4 Ways To Avoid Paying For Web Hosting Features You May Not Need

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Ten years ago, webhosting (as a concept and a service) was still making its way into the average consumer’s world. While many people had their own domain name, they didn’t understand what webhosting was. Plenty of people bought their domain names from a company that would automatically set up their hosting account, leaving them with almost nothing to do.

Today, hosting companies have been able to significantly drop their prices for the consumer, but they can be notorious for using marketing tactics to get people to sign up for the more expensive hosting packages that don’t match their needs.

If you have a webhost currently or are looking to buy webhosting in the near future, here are 4 ways to help you get the best deal without paying for extra features you don’t really need.

1. Know what a server actually is

With all the talk about servers, it’s time to dive into what a server actually is. It’s actually quite simple. A server is an actual, physical computer – just like your old desktop computer – except it’s generally bigger, more powerful, and if it’s a webhosting server, it’s stored in a datacenter among many others of its kind.

Servers can be desktop computers in someone’s basement. You can even turn your laptop into a server. What makes it a server is what it’s used for. A server is a computer that serves other computers. For example, a webhosting server serves webpages to your computer when you request access to them by visiting the website.

2. Know the difference between hosting types

Part of the reason webhosting companies are able to offer cheap webhosting is because they’re selling what’s called “shared hosting.” This means multiple websites are being hosted on the same server (computer) and are allotted a certain amount of resources that are shared (like file space, bandwidth, and add-on domains).

In this case, if one website is using an extraordinarily high amount of bandwidth, or experiencing DoS attacks, that website will be using up valuable resources and will slow down all the other websites on the server.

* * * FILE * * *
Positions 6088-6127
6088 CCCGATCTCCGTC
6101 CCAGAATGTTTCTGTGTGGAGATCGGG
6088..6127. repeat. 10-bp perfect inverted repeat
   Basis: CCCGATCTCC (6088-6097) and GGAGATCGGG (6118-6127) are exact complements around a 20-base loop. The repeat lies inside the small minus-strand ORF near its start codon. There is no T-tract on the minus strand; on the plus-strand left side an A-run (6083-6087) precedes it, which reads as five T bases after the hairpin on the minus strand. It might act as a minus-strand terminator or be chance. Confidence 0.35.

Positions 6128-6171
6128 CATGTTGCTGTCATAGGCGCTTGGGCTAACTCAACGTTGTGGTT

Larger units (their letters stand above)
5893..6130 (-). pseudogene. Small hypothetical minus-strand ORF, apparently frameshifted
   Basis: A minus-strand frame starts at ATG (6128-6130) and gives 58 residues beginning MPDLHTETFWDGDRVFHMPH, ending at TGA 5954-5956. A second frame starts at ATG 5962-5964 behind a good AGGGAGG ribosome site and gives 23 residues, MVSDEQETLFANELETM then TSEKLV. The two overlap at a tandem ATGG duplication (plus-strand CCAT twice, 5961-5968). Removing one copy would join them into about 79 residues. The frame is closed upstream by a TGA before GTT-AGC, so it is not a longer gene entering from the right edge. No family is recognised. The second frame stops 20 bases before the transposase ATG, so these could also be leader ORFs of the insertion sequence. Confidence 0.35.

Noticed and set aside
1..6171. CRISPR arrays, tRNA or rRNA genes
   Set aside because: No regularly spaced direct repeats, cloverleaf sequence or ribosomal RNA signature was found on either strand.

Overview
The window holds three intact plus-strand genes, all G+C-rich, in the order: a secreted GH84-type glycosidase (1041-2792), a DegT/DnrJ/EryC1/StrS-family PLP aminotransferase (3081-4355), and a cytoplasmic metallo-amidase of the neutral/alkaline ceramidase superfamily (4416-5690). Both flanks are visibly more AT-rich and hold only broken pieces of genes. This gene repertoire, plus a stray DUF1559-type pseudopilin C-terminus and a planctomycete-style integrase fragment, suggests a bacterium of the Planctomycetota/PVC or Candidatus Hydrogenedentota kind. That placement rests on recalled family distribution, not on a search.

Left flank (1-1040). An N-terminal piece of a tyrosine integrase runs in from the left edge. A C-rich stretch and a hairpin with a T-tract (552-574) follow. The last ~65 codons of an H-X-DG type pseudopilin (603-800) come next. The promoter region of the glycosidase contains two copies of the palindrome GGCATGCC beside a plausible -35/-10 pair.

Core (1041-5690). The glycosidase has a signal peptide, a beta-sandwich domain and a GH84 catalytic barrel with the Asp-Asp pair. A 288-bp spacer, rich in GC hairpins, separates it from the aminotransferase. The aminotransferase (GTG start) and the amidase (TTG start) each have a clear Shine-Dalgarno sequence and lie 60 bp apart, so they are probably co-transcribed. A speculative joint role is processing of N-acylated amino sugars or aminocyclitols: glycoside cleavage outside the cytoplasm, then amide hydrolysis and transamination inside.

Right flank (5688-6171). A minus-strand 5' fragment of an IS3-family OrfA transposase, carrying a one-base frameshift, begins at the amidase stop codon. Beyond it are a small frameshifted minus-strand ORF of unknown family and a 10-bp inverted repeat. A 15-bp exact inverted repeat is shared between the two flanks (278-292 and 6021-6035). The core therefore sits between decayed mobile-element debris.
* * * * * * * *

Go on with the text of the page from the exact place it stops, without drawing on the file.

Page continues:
Shared hosting is affordable, and is the best option for most people and small businesses.

With shared hosting, you can’t connect directly to the server and run applications or perform any actions remotely because it would affect everyone else. So if you want your website hosted on a faster server or if you want different hardware, a different operating system, or a different configuration, you have to migrate to another server with those specs (or get a bare metal server).

Bare metal servers

When you host your website on a bare metal server, you don’t share it with others. You can access it directly, you have access to all of its resources (RAM, HDDs, CPU, etc.) and you can use it for a wider variety of functions like hosting applications, and running network or file servers.

With a bare metal server, you have more processing power, better performance, and most importantly, a higher level of security.

And just in case you were wondering, there is a slight difference between the traditional dedicated server and a bare metal server. A bare metal server is a dedicated server that utilizes cloud technology.

3. Know when you need a bare metal server

If you’re just launching a personal website with a blog, or you’re publishing a basic website for your business, you probably don’t need a bare metal server. The people who need these servers are the organizations with strict compliance measures that require a high level of privacy controls.

You also have the option of using virtualization. This type of hosting starts with a bare metal server, but uses a hypervisor to create individual, virtual private server environments within the bare metal server.

To help clarify the questions you may have about this, take a few minutes to read more about the difference between a bare metal server and virtualization.

4. Ask lots of questions

Sometimes we have a tendency to blame companies for over-charging their customers, but when it comes to webhosting, they aren’t necessarily doing it on purpose. If you’re paying for a web hosting account with features you don’t need, it could be because you didn’t know what you signed up for. Unless you know the lingo, it can be difficult to decipher what’s being offered to you by a webhosting company.

The good news is that if you are paying more than you need to, your bill could be slashed in half (or more). So just call up your webhost and let them know you want to make sure you’re using the right kind of hosting for your business needs. Most webhosting companies thrive on referrals, so they’ll probably be more than willing to help you out, even if it means putting you on a cheaper plan. Hosting is long-term revenue, so they’re not going to lose out on your long-term business just to save a few bucks.

Melissa Thompson writes about a wide range of topics, always revealing interesting things we didn’t know before. She is a freelance producer for USA Today, and a contributor at Technorati. She lives in Utah with her 2 kids and husband. Melissa Thompson can be reached via LinkedIn or Twitter @melthompson88. Please follow and friend her on either site.